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I'm designing a RESTful API that currently has resources that include some elements that can be updated by clients and others that can't. As an example:

{
    id : "1234",
    firstName  : "George",
    lastName   : "Burdell",

    blogPosts : { href : "http://server.com/user/1234/blogposts"}
}

A client of the API can PUT a new resource or PATCH an existing resource, but in the example they could only write to firstName and lastName. id and blogPosts are generated by the server and are not modifiable by the client.

What's the recommended way to handle an attempt to write to a non-writable field? Return 401 and ignore the entire update document? Is 401 the appropriate response?

Is having a resource that includes both writable and non-writable elements a bad idea? (I'm new at this, but it seems that it may often be unavoidable, especially in cases like the example when linked to related resources).

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2 Answers

up vote 1 down vote accepted

Return a 403 and don't update the resource.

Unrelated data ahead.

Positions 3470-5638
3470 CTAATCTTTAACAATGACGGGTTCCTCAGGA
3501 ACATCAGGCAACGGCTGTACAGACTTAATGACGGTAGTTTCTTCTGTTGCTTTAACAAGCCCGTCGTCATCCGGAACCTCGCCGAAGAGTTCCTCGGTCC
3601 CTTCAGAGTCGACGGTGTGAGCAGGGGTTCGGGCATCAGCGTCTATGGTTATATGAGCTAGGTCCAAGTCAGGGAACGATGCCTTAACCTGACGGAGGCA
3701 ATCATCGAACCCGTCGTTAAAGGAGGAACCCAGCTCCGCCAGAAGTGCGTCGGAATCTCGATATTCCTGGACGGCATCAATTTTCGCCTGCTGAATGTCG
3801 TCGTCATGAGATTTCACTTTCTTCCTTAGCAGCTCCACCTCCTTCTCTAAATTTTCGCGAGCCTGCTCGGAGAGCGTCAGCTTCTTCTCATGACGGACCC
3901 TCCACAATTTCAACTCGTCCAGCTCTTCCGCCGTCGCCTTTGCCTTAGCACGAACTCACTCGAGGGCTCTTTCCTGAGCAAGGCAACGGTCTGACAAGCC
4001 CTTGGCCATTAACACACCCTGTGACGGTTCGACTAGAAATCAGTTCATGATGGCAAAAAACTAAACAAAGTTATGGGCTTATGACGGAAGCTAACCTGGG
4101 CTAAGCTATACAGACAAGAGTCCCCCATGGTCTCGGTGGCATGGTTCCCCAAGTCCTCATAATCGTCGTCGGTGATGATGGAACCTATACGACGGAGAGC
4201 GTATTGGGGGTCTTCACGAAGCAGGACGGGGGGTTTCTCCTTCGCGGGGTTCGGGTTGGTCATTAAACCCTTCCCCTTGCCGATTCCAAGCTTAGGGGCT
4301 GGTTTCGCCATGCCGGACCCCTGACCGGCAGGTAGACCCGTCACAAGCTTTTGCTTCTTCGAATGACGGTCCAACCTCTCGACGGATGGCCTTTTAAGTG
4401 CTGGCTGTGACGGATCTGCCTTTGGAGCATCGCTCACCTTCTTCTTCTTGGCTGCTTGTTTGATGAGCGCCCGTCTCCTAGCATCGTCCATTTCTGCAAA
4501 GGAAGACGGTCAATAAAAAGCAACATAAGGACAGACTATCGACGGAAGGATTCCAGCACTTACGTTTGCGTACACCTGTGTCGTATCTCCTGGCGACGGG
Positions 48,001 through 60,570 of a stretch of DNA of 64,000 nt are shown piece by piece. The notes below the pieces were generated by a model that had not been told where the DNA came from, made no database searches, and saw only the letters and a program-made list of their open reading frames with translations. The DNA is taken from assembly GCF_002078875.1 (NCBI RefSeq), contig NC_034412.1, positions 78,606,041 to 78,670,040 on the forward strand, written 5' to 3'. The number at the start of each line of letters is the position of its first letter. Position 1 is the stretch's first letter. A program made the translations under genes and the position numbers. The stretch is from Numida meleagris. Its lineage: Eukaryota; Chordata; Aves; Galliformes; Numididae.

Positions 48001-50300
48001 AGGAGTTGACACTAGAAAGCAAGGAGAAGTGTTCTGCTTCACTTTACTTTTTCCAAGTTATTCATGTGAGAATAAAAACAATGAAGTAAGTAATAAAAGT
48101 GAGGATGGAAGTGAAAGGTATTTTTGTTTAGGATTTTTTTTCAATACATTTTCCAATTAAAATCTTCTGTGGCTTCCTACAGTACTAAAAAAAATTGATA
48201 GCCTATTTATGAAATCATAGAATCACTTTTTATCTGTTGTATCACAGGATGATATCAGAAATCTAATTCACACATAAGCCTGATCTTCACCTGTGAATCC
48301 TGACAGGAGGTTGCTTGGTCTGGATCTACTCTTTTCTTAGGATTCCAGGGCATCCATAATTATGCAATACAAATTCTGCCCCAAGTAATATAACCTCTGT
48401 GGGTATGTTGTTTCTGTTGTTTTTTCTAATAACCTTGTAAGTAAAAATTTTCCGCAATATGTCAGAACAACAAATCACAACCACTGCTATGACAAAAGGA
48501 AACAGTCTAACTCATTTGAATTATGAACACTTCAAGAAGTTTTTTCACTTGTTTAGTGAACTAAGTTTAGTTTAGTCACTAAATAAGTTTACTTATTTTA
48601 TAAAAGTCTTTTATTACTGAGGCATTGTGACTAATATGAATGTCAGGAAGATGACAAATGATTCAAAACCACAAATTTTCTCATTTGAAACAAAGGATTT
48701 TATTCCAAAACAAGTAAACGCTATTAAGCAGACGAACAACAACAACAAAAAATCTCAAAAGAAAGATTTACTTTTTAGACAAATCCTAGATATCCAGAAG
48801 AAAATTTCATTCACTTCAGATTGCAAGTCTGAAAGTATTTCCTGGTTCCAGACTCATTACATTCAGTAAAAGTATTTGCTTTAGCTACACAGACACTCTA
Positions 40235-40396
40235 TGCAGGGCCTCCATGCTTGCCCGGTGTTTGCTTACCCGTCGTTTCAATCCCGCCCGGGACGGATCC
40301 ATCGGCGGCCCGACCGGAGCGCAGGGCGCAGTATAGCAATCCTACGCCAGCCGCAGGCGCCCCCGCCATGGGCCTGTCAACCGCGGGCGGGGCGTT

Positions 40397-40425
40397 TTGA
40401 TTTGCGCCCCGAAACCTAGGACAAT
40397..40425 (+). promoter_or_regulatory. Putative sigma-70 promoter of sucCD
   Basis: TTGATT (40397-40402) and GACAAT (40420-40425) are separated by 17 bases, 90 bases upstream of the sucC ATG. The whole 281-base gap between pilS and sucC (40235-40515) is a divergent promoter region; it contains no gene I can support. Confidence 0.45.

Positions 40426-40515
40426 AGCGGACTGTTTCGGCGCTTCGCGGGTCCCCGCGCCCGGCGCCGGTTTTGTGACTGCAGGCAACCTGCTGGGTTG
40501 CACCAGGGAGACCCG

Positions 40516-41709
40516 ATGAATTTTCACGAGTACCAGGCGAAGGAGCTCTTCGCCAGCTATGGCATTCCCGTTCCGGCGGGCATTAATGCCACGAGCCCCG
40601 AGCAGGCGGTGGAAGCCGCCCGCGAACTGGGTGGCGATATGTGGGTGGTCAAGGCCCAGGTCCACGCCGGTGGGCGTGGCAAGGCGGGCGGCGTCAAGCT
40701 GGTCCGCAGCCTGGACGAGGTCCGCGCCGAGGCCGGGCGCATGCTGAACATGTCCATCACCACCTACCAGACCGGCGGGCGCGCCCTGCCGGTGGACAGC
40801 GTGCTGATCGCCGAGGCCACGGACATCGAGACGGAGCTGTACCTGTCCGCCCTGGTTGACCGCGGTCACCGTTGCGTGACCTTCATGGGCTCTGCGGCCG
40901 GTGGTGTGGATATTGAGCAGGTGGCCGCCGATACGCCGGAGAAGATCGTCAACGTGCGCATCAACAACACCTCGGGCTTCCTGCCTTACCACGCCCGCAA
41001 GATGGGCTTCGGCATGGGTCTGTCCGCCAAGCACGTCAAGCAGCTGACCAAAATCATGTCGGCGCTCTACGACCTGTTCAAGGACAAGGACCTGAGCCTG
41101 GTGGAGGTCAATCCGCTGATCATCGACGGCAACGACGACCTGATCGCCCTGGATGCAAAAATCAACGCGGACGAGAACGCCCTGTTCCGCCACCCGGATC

403 Forbidden

The server understood the request, but is refusing to fulfill it. Authorization will not help and the request SHOULD NOT be repeated. If the request method was not HEAD and the server wishes to make public why the request has not been fulfilled, it SHOULD describe the reason for the refusal in the entity. If the server does not wish to make this information available to the client, the status code 404 (Not Found) can be used instead.

http://www.w3.org/Protocols/rfc2616/rfc2616-sec10.html

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If you do not want them to have the ability to write to the JSON object, I wouldn't make it available to them, thus throwing an error if they did try to write to it.

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